Matching entries:                        1


The exporter (MAP)


Export occurs when data in the cache is removed which can occur in one of three ways.


  • Inactive timer expiry : The cache entry expires due to not matching an incoming packet for a specified amount of time. Default value is 15 seconds.
  • Active timer expiry : The cache entry, though still matching incoming packets, has been in the cache so long that it exceeds active timer. Default value is 30 minutes
  • Cache Exhaustion : The cache becomes full, so some of the oldest entries are purged to make room for new entries.


The netflow exporter can be in a VRF, but can not be out of the Mgmt Interface.

Here’s why. The netflow runs off of the line card (LC interfaces and NP) and there is, by default, no forwarding between the LCs and the management Ethernet.

This because the MGMT ether is designated out of band by LPTS (local packet 
transport services). More detail in the ASR9000 Local packet transport services 
document here on support forums).


Netflow records can be exported to any destination that may or may not be local to the LC where netflow is running. For example, LC in slot 1 & 2 are running netflow & the exporter may be connected to an interface reachble via LC in slot 3.

A total of 8 exporters per MAP is allowed.


Troubleshooting Netflow


RP/0/RSP0/CPU0:A9K-TOP#show flow exporter FE location 0/0/CPU0
Tue Nov  16 11:23:41.437 EST
Flow Exporter: FE
Flow Exporter memory usage:  3280812
Used by flow monitors: FM




Status: Disabled  ><<<<<<<><><><><><>>>>>>>>>><<<<<<<<<
Transport   UDP
Destination         (1963)
Source         (12162) <<<<<<< PROBLEM!!
Flows  exported:                                   0 (0 bytes)
Flows  dropped:                                    0 (0 bytes)




Exporter fields

Export protocol only supported is Netflow v9 over UDP.

Flow record key fields

  • IPv4 source & destination addresses
  • IPv4 protocol & TOS byte
  • Transport source & destination ports
  • Input interface
  • Direction
  • Forwarding status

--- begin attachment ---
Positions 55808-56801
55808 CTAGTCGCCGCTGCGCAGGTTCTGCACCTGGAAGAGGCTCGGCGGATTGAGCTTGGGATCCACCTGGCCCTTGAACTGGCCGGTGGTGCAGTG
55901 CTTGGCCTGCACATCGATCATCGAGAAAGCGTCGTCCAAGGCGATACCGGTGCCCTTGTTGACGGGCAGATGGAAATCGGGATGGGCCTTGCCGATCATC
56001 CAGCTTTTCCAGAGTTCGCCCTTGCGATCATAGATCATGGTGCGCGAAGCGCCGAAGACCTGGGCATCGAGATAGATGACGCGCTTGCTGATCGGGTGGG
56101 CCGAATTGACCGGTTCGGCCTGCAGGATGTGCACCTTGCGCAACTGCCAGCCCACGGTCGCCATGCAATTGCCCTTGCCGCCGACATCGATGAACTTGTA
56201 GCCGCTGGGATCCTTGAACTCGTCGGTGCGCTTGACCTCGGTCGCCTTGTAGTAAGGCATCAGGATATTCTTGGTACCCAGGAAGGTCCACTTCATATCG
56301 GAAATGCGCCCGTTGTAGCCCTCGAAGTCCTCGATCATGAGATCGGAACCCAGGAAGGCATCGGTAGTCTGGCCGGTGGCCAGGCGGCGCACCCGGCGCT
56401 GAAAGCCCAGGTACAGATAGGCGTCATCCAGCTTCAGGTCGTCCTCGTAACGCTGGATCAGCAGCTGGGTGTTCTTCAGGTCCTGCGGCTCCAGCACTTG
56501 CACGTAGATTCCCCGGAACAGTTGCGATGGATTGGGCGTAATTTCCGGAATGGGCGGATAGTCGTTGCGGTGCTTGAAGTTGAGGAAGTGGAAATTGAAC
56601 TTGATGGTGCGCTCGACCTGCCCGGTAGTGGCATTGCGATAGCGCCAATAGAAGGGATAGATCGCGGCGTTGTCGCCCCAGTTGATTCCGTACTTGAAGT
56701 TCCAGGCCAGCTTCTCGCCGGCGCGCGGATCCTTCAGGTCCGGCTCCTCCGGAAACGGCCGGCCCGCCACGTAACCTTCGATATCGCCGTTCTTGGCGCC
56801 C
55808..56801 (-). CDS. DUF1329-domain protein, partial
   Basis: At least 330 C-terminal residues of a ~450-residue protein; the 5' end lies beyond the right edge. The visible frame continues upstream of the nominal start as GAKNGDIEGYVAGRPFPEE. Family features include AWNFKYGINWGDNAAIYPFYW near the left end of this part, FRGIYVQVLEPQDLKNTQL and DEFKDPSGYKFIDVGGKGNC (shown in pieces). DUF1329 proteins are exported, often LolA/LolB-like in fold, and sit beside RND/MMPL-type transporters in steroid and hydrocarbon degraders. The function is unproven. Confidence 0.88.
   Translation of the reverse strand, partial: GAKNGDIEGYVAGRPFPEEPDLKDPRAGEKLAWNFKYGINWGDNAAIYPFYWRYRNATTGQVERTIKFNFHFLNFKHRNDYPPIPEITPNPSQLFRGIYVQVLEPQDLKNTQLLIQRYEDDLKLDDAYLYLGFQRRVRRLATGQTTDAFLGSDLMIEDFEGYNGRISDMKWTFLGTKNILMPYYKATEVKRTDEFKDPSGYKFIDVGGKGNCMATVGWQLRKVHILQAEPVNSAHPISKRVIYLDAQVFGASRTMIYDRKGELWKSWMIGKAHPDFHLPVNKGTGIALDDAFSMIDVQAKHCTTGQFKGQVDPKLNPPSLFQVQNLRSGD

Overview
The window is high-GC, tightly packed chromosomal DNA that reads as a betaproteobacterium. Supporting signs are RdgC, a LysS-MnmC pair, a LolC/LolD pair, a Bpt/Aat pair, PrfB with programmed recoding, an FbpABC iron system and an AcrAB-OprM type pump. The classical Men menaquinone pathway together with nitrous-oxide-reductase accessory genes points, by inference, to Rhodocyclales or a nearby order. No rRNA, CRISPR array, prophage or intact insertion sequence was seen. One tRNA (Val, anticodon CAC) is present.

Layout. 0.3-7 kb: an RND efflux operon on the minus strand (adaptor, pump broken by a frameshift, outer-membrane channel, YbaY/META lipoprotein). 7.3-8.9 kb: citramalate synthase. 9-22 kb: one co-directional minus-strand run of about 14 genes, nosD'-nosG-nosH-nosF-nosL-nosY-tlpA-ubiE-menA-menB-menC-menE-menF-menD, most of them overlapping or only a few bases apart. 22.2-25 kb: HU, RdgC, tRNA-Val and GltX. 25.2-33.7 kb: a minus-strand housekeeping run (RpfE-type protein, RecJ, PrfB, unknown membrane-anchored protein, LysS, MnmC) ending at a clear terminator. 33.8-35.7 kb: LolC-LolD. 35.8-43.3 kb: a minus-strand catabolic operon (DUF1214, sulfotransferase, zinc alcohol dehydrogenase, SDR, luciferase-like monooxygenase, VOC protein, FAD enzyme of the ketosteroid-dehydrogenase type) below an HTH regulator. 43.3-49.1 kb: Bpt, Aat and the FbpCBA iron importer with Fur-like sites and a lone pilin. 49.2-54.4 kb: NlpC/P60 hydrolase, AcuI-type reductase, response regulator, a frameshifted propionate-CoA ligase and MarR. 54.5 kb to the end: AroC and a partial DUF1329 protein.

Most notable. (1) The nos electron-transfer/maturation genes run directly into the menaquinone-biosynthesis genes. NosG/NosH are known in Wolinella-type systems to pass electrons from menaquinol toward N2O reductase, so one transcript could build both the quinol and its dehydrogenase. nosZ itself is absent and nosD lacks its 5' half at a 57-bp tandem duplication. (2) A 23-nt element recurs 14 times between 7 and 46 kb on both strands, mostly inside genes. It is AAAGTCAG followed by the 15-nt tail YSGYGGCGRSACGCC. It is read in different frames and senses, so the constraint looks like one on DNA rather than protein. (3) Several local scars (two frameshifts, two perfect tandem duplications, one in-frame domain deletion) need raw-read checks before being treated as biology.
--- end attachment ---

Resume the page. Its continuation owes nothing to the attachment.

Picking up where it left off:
• BGP next-hop


Flow record non-key fields

  • TCP flags
  • IPv4 source & destination prefix mask length
  • Source & destination BGP AS #
  • IPv4 address of BGP next hop
  • Packet & byte counters
  • First & last packet timestamps
  • Output interface


Not supported features

Ø Export format v5, v8


Ø FEC for all types of labels
Ø Netflow activation on per MQC class basis
Ø NetFlow for L2 switched traffic

Ø Cisco netflow mib is not supported.



Netflow cache size considerations

Cache size too small : If the number of flows is significantly larger than the cache, the router will perpetually age records and consume more CPU time and bandwidth to export.
Cache size too large : It can waste memory if the number of flows is too less compared to cache size.
Trident ASR9K LC, even with max cache size of 1M, the memory consumption increases by 2.5% per ipv4 FM. (116 MB from 4GB)
Typhoon ASR9K LC, even with max cache size of 1M, the memory consumption increases by 1.25% per ipv4 FM. (116 MB from 8GB)

Recent enhancements

A few nice enhancements have been added to netflow recently:
- ability to tune the rate-limiting for cache expiration (see above for more detail)
- bgp attribute download for full AS-PATH and communities (need to configure bgp attribute download)
- visibility on the phyiscal member used for this record on a bundle or mpls TE tunnel (needs outphyint config on the monitor map)
- ability to see which interfaces are using this flow monitor map. this is handy in case you need to modify the netflow config and have a list of all intfs using the map.
- and yes :) we are working on an inline modification too :)

Show commands

show flow exporter-map ..

show flow monitor-map ..

show sampler-map ..

show processes memory location <0/0/CPU0> | inc nfsvr

show flow monitor .. cache internal location <0/0/CPU0>

show flow exporter .. location <0/1/CPU0>

show flow platform producer statistics location <0/0/CPU0>



show flow platform nfea policer np <np_num> loc <node-id>

show controller np ports all location <0/Y/CPU0>

show controller np count np<number> loc <0/Y/CPU0>

Jon Berres

Hi Xander,

Great article on XR Netflow, I appreciate the detailed information. Using the record mpls ipv4-ipv6-fields option will I be able to export flows tunneled through a l2vpn vc?

On a separate topic, do you have any information on XR CBQoS SNMP support? I find this feature very useful in IOSto monitor interface policy-map utilization and I am having trouble finding support specifically for CISCO-CBP-TARGET-MIB in XR.



Cisco Employee